two-stars

When 17-year-old Rilla is busted for partying 24 hours into arriving in Yosemite National Park to live with her park ranger sister, it’s a come-to-Jesus moment.
Determined to make up for her screw-up and create a stable new home for herself, Rilla charms her way into a tight-knit group of climbers. But Rilla can’t help but be seduced by experiences she couldn’t have imagined back home. She sets her sights on climbing El Capitan, one of the most challenging routes in Yosemite, and her summer becomes one harrowing and ecstatic experience after another: first climb, first fall two thousand feet in the air, first love. But becoming the person Rilla feels she was meant to be jeopardises the reasons why she came to Yosemite—a bright new future and a second chance at sisterhood. When her family and her future are at odds, what will Rilla choose?

Following an incident at home in Rainelle, West Virginia, 17 year old Rilla is sent to stay with her elder sister, Thea, a Ranger in Yosemite, California. She has schoolwork to catch up on over the summer if she wants to graduate high school and Thea is determined to see her achieve it.

It seems she is the only person in Yosemite who doesn’t climb or hike. So when she makes friends with a group of climbers, she gets some lessons and catches the climbing bug.

This is probably best described as a ‘coming of age’ tale. Rilla arrives in Yosemite at the start of summer and is lost and low, but we see her progress as the story evolves.

I wanted to enjoy this book and there were parts I did get caught up in but overall I found it pretty lacklustre. For the first 80 pages or so I was pretty bored, to be honest.

Evidently, the author has a love of climbing and this shines through, but at times I found all the technical jargon a bit too much. Don’t get me wrong, I did learn along with Rilla, but at times I couldn’t process, or want to process, all the climbing lingo.

I felt that most of this book trundled along, then at the end, when there was finally some action, it was rushed. I’d have liked more of the action at the end and less preamble.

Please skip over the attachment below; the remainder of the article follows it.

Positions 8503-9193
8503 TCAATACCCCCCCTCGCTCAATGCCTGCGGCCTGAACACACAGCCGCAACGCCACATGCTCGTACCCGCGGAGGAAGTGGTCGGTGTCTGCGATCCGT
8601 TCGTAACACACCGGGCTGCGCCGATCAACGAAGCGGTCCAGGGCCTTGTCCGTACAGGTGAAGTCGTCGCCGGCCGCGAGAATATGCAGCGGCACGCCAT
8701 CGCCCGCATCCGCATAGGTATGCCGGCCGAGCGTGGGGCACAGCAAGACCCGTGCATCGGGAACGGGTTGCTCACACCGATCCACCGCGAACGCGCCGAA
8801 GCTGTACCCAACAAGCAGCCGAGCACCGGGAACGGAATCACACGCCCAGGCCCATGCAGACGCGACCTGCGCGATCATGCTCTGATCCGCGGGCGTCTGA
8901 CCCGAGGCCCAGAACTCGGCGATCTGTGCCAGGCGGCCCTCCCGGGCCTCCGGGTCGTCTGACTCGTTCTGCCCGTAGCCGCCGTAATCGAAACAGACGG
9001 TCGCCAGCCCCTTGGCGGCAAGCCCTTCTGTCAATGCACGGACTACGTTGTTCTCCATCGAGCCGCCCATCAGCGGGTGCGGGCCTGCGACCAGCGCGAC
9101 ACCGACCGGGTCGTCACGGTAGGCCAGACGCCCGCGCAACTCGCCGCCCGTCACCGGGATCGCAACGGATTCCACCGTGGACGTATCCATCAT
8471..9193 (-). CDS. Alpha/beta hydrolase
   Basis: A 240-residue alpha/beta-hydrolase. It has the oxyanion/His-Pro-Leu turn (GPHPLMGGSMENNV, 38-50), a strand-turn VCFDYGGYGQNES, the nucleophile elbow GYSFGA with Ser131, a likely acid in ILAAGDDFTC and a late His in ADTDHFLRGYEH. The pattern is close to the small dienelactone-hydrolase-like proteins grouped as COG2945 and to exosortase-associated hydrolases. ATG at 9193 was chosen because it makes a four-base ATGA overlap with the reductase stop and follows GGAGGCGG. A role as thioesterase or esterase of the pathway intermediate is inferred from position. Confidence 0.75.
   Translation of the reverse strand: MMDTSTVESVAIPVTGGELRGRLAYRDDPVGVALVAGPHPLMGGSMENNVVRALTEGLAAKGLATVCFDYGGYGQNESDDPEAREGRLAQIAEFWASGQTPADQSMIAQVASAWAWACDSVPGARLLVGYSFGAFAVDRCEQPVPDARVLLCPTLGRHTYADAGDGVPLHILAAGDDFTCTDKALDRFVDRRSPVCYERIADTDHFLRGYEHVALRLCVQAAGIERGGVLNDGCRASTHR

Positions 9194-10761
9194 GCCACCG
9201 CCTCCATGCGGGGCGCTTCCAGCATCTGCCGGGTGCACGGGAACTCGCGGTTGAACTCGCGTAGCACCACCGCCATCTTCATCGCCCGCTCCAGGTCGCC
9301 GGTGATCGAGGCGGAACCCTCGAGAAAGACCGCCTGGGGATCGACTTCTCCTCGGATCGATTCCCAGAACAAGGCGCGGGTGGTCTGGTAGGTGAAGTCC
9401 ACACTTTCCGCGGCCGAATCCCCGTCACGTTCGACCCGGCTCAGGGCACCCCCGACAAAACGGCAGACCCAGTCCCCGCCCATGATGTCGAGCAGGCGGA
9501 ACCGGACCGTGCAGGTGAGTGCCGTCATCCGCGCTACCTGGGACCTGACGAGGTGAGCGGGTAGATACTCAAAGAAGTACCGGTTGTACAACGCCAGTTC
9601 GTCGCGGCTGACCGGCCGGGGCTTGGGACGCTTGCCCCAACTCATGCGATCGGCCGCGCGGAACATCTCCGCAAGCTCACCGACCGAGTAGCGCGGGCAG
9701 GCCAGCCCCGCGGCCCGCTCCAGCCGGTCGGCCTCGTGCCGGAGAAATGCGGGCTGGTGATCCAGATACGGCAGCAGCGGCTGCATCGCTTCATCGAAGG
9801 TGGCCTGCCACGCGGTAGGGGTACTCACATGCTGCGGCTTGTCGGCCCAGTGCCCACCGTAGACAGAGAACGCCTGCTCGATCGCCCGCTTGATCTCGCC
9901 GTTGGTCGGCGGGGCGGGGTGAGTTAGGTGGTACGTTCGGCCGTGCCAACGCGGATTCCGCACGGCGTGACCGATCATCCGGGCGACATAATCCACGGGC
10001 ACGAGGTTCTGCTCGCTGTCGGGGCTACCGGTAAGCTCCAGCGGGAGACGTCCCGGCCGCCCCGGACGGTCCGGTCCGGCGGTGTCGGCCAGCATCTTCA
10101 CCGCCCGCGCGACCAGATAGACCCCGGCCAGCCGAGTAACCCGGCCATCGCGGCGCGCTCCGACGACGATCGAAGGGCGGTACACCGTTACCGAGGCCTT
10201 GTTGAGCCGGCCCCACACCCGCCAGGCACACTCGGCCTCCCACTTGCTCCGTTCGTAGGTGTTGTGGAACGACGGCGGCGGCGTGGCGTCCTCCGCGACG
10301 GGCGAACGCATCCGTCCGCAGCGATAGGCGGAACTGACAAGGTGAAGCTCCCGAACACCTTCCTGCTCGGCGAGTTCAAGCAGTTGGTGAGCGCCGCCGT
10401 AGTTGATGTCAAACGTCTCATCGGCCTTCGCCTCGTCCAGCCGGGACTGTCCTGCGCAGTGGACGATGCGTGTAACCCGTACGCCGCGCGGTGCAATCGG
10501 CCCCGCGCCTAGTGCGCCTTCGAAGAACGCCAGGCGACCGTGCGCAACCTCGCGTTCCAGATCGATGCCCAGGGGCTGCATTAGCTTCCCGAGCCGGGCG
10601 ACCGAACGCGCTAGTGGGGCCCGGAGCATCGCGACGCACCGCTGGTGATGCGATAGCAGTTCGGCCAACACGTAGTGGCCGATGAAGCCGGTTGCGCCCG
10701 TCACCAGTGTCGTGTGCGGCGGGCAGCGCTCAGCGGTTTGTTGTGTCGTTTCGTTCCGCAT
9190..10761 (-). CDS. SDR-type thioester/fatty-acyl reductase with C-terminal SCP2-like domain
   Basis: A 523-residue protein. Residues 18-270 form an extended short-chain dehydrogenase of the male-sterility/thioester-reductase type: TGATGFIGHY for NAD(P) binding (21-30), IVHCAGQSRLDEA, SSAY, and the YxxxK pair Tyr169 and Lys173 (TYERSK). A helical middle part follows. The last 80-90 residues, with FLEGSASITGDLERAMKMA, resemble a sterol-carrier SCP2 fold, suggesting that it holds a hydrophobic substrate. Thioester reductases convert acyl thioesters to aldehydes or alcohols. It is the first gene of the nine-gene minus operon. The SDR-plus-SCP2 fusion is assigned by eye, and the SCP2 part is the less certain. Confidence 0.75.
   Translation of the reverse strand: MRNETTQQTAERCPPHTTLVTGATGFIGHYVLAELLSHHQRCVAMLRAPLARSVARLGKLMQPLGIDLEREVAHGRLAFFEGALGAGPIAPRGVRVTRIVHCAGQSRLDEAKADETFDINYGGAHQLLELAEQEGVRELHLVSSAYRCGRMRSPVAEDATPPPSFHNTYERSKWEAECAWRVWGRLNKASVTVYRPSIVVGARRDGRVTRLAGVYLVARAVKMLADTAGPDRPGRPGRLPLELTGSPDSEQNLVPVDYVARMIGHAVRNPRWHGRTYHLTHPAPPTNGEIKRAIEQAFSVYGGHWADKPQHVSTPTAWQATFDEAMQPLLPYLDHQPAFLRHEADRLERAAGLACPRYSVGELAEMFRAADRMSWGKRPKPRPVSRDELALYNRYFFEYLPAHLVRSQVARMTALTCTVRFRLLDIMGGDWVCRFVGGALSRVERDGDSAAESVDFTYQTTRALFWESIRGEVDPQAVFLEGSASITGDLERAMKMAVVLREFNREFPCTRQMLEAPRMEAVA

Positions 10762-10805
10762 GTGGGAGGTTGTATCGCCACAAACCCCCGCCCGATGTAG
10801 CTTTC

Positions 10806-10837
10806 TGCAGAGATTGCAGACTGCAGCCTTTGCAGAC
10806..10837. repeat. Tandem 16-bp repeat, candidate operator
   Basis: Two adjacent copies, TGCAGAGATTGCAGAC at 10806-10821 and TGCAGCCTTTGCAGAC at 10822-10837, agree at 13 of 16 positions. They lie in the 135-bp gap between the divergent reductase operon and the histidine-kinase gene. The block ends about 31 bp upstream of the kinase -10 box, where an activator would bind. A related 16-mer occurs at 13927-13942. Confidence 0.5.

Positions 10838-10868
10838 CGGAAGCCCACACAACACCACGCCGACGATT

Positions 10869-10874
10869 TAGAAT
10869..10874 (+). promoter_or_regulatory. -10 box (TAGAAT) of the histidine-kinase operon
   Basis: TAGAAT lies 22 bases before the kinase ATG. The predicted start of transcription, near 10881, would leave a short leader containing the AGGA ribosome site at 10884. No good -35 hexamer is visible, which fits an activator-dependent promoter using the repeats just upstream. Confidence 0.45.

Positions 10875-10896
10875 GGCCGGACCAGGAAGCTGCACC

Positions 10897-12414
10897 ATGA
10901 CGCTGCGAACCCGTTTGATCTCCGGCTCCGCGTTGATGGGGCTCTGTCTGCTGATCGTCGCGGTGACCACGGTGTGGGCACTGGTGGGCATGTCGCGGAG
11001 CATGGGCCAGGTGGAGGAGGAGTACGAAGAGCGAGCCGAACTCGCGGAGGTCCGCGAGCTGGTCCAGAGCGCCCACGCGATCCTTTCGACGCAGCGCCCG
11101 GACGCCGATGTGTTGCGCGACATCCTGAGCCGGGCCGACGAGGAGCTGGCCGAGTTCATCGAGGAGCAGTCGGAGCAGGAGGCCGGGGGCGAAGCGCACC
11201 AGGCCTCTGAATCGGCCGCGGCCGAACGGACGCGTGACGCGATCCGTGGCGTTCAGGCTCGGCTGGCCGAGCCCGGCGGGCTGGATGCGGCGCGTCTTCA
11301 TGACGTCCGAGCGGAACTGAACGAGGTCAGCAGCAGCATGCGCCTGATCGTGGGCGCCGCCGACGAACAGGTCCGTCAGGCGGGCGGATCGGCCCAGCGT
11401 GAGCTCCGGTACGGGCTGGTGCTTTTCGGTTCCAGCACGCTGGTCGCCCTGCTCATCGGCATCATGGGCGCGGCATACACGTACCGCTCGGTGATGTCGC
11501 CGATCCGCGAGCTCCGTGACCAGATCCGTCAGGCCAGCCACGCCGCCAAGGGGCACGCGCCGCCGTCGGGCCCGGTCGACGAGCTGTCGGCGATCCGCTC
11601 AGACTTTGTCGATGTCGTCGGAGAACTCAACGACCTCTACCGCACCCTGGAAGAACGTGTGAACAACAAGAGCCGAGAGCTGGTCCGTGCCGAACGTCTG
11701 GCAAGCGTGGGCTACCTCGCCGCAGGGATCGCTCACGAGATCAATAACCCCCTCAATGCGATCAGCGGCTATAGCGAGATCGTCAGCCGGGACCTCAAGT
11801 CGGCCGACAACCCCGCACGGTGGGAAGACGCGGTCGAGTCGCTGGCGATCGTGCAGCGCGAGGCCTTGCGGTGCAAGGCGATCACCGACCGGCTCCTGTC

Also, I didn’t really care that much about the characters. I wasn’t particularly rooting for any of them and I find books like that hard to get into.

This wasn’t really the book for me. I learned about Yosemite and (when I wasn’t overwhelmed) about climbing but I was left pretty disappointed by this read.

two-stars

Blog Tour: The Lido

April 19, 2018 in Blog Tours, Book Reviews, Contemporary

Every now and then I want to read something that is going to fill my heart, and The Lido most certainly did that. So I’m delighted to be today’s stop on The Lido blog tour – and it’s PUBLICATION DAY! So you can now get your hands on this heartwarming novel.

I received this book for free from Publisher in exchange for an honest review. This does not affect my opinion of the book or the content of my review.

Blog Tour: The Lido The Lido by Libby Page
Published by Orion on 19th April 2018
Genres: Contemporary
Format: ARC
Source: Publisher
Goodreads
four-stars

Kate is a twenty-six-year-old riddled with anxiety and panic attacks who works for a local paper in Brixton, London, covering forgettably small stories. When she’s assigned to write about the closing of the local lido (an outdoor pool and recreation center), she meets Rosemary, an eighty-six-year-old widow who has swum at the lido daily since it opened its doors when she was a child. It was here Rosemary fell in love with her husband, George; here that she’s found communion during her marriage and since George’s death. The lido has been a cornerstone in nearly every part of Rosemary’s life.